What we know about irritable bowel syndrome

Macquarie University/The Lighthouse
One in five Australians suffer from irritable bowel syndrome, a painful problem that can be highly disruptive to day-to-day life. MQ Health Gastroenterologist Professor Rupert Leong explains what IBS is and how it can be treated.

Irritable bowel syndrome (IBS) is a common problem characterised by abdominal pain, gas, bloating, diarrhoea and constipation.

Still a mystery: while the exact cause of IBS remains unknown, doctors have identified a host of probably triggers and treatements, says Professor Rupert Leon

The symptoms vary from person to person, but some people predominantly have diarrhoea, some mainly constipation, while others experience both.

MQ Health Gastroenterologist Professor Rupert Leong says IBS can run in families, and adolescence is a common time for it to first appear, with the stress associated with the HSC a common starting point.

“It can come and go, it doesn’t worsen over time,” he says.

“Diet is a big factor, and symptoms are usually triggered by foods that are higher in fermentable carbohydrates, leading to more gas production and more water entering the bowel.

“The exact cause of IBS isn’t known, but there’s an increasing understanding that the gut microbiome has an important role to play.”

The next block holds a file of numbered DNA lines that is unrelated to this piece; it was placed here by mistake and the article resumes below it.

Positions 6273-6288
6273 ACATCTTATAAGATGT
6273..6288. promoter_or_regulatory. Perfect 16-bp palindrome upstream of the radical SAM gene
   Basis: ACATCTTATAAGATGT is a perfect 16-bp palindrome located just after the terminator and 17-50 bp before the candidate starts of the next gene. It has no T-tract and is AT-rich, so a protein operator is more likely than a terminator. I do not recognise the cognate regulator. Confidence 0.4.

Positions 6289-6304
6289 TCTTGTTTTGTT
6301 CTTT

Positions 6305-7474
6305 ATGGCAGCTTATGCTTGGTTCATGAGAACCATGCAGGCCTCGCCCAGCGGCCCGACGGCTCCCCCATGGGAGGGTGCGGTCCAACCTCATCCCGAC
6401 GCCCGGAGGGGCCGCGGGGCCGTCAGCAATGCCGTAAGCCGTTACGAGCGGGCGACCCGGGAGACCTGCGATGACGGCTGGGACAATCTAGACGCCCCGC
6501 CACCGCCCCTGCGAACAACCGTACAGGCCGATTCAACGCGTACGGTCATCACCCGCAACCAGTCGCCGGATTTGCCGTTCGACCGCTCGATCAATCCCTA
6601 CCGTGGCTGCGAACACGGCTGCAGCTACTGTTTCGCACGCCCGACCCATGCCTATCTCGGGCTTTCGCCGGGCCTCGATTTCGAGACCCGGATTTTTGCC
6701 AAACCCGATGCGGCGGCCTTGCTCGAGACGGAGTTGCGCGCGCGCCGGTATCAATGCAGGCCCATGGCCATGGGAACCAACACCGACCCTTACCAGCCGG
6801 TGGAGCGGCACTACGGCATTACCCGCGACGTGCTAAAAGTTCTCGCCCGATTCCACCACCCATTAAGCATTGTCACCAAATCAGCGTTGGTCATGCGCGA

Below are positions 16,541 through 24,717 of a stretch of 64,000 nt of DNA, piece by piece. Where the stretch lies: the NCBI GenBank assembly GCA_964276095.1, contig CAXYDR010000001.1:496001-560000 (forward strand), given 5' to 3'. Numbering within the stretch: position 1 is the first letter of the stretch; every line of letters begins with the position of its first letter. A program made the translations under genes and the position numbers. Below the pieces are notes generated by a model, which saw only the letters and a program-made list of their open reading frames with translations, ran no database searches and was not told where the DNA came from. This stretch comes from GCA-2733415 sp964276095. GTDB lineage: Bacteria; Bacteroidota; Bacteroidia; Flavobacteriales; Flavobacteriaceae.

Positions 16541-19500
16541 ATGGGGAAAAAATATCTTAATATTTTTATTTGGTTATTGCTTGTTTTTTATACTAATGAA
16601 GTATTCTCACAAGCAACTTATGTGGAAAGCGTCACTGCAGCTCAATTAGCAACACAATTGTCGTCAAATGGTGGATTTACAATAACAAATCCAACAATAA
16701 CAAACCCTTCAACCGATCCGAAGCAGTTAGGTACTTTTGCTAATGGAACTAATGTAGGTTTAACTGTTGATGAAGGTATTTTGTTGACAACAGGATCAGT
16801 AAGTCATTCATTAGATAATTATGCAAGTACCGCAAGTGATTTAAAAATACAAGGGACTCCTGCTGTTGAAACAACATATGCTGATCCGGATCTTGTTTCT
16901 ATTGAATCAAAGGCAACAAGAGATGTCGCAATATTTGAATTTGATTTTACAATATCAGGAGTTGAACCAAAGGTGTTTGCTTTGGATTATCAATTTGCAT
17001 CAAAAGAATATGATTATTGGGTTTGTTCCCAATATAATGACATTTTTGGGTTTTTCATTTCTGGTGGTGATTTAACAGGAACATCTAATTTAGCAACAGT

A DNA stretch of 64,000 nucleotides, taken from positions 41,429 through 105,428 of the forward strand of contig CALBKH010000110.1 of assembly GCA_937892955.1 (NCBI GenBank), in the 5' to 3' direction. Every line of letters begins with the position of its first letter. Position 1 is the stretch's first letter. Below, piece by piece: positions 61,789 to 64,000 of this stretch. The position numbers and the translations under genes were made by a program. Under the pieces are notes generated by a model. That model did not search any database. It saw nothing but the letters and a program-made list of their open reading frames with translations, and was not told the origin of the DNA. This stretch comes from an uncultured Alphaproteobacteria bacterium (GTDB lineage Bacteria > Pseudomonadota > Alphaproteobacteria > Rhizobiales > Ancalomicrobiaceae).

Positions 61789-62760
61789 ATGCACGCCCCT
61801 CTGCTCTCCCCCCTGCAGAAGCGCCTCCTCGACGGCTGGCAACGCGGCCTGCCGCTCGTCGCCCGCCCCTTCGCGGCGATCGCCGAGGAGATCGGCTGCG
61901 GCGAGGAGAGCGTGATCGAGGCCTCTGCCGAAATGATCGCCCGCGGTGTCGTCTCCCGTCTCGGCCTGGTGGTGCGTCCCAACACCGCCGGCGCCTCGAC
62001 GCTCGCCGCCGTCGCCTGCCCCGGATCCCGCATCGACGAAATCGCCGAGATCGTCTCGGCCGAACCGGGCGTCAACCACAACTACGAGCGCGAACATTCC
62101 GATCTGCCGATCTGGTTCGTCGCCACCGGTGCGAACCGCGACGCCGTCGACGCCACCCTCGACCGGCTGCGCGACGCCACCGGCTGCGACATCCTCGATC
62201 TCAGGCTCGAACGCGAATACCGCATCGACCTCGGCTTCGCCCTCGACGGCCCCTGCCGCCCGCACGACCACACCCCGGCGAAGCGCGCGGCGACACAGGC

We all have our own individual combination of microorganisms living in our intestinal tracts, including beneficial bacteria that help us digest food and keep our immune systems on track.

The anxiety factor

The balance of this biome is delicate and can be easily affected by the introduction of bad bacteria or antibiotics.

Disruptions to the biome can lead to the abnormal breakdown of some foods, producing compounds that are toxic to the cells lining the gut.

About one in 10 patients’ problems begin with a bout of infectious gastroenteritis.

Professor Rupert Leong, Gastroenterologist at Macquarie Hospital explains Irritable Bowel Syndrome.

Gut-brain connection: Professor Rupert Leong, pictured, says some cases of IBS are linked to anxiety and stress, with HSC students one group commonly affected at the time of exams.

“This post-infection IBS tends to be more common in people who have had severe gastro that has been treated with antibiotics, but it is also common for them to have an underlying anxiety disorder,” Leong says.

“It appears there are four factors at play in a complex interaction to make the gut hypersensitive.

“The first three are the original inflammation from the gastro infection, the patient’s own gut microbiome, and what they’re eating at the time.

There is no reliable evidence that probiotics are useful for the long-term treatment of IBS.

“The fourth is the gut-brain axis, a two-way exchange of information between the gut and the brain, which is where anxiety comes into play.

“IBS can also contribute to making anxiety worse, because as you might imagine, people can become concerned about going out, and being able to fulfil commitments.”

How is it treated?

There is no cure for IBS, but the good news is that it can be treated.